Ming period Chinese box stuns in sale

An exceptionally rare Chinese cloisonné ‘pomegranate’ box and cover from the Ming period discovered in a dust-filled cabinet in the attic of a family home, has sold for a staggering £288,000 at auction against a pre-sale estimate of £6,000-£10,000.

The box, which was offered for sale for the first time in 77 years, was owned by a Major Edward Copleston Radcliffe (1898-1967) and was stored amongst other less valuable pieces in his collection – hence going unnoticed and untouched since his death in 1967. It was only when his family sent the collection to Dreweatts auction specialists with the other pieces, that Mark Newstead and Yingwen Tao recognised it as one of a lost group of important pieces made for Xuande, the fifth Emperor of the Ming dynasty (1426-1435).

Major Radcliffe had purchased the box for £19.00 at Sotheby’s in London in 1946. It was later loaned out to the National Gallery of South Africa for their Chinese Exhibition in Cape Town in 1953. The box was considered lost and is one of only four other known examples, including one in the Palace Museum, Beijing. Three are in museum or institutional collections and only this box and one other remain in private hands. All examples are doubly marked with an incised Xuande six-character reign mark on their underside.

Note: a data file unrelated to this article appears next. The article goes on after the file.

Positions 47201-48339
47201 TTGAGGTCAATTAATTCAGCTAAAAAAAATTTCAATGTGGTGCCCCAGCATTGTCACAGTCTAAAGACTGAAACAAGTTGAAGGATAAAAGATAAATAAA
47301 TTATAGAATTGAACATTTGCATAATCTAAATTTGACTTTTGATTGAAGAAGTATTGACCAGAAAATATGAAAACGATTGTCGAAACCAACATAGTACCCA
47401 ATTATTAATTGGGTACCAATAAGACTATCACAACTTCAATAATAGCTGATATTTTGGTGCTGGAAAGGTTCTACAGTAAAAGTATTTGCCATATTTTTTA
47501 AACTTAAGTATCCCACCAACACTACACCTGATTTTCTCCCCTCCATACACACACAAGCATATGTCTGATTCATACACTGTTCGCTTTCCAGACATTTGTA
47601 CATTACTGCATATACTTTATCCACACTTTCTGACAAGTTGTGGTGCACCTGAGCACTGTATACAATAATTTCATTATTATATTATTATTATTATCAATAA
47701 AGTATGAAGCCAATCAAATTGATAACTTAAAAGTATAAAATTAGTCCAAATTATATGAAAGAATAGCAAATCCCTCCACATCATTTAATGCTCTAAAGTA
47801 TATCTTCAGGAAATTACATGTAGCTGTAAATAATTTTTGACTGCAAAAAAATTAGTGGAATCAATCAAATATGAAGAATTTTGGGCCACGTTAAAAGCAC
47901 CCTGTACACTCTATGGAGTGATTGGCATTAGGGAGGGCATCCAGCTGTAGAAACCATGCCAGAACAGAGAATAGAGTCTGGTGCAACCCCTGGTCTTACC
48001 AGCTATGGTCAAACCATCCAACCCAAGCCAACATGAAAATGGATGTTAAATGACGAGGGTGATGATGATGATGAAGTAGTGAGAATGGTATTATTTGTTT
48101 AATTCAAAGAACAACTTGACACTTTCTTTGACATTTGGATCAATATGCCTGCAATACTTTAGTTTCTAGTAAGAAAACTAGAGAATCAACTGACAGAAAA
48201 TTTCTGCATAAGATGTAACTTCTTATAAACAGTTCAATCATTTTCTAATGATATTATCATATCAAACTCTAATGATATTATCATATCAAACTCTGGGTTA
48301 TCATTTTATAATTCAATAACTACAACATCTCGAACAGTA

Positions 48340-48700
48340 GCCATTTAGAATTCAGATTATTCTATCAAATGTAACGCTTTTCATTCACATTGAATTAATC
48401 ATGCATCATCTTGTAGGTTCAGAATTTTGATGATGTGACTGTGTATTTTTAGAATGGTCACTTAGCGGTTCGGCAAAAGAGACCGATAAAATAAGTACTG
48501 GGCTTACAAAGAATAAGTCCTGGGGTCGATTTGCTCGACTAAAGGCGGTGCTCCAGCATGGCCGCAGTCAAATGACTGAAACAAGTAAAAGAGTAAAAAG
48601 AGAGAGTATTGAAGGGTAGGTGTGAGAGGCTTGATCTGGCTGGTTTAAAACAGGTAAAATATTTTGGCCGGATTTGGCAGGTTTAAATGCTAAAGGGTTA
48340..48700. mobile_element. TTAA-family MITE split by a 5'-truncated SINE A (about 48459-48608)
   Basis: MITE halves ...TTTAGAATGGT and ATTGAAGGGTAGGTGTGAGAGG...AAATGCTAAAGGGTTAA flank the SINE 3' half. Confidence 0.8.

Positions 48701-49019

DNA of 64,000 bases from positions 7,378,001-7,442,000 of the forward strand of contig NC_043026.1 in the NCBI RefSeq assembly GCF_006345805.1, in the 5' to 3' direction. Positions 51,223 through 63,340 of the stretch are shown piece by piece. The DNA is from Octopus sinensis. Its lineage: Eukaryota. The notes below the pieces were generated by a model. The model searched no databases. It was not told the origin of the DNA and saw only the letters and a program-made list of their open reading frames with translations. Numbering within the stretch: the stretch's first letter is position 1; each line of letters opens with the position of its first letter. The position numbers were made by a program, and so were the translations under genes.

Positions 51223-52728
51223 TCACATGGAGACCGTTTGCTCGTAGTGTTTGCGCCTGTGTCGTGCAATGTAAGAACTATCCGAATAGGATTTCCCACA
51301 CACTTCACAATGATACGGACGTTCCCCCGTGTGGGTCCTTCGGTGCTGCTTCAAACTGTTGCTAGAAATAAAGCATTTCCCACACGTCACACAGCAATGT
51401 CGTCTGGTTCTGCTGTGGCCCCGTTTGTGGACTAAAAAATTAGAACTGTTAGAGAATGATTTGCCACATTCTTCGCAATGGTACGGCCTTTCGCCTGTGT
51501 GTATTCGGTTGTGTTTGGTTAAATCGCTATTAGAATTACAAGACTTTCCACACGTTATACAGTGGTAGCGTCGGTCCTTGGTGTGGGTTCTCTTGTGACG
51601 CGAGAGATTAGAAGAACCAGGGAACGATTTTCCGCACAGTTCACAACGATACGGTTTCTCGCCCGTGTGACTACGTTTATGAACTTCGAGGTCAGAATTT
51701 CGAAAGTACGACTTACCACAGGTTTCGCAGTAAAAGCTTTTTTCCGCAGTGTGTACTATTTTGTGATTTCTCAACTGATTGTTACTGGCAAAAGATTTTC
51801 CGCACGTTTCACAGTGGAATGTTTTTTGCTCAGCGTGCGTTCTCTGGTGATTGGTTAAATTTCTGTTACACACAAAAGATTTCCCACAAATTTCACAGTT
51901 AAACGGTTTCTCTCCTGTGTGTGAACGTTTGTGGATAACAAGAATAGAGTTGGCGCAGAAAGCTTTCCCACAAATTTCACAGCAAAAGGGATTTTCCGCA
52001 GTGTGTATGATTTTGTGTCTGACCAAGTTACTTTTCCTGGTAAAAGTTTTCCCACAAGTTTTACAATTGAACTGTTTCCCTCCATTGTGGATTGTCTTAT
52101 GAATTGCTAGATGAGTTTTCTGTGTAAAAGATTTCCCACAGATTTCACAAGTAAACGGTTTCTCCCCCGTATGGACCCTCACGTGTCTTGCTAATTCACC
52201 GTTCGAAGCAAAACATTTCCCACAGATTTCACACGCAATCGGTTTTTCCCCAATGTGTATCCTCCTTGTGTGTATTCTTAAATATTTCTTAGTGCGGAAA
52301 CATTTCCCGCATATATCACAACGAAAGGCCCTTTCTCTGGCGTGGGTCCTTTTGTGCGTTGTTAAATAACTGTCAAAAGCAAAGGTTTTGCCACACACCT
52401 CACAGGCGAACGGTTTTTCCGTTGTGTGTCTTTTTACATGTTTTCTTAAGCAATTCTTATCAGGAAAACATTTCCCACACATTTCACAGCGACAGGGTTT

There was strong competition for the box in the auction, with lively bidding from around the world on nine telephone lines. It was so highly sought after that the price soared and eventually it was won by a private collector in Asia.

Commenting on the sale of this special piece Mark Newstead, Director of Asian Ceramics and Works of Art at Dreweatts, said: “We are delighted with the result of this exceptionally rare Chinese cloisonné ‘pomegranate’ box, made for of Xuande, the fifth Emperor of the Ming Dynasty. Cloisonné enamel pieces from the early Ming period are exceptionally rare as production was strictly regulated by the Imperial Palace eunuchs.  The fact that it was discovered in a dust-filled cabinet in the attic of a family home amongst other less valuable pieces, where it had sat since its’ owner’s death in 1967 is extraordinary and we knew it would attract world-wide attention. There was very strong bidding between nine telephone bidders, with a private collector in Asia finally winning out, thus showing the strength of the market.”

The decorative box is circular in shape and features two ripe pomegranates with gnarled gold branches, blossoms, smaller fruit and lotus scrolls. Pomegranates were an emblem of fertility and prosperity in the 15th century. As mentioned above, it bears the incised six-character marks of Xuande, the fifth Emperor of the Ming Dynasty (1426-1435) on its base and interior.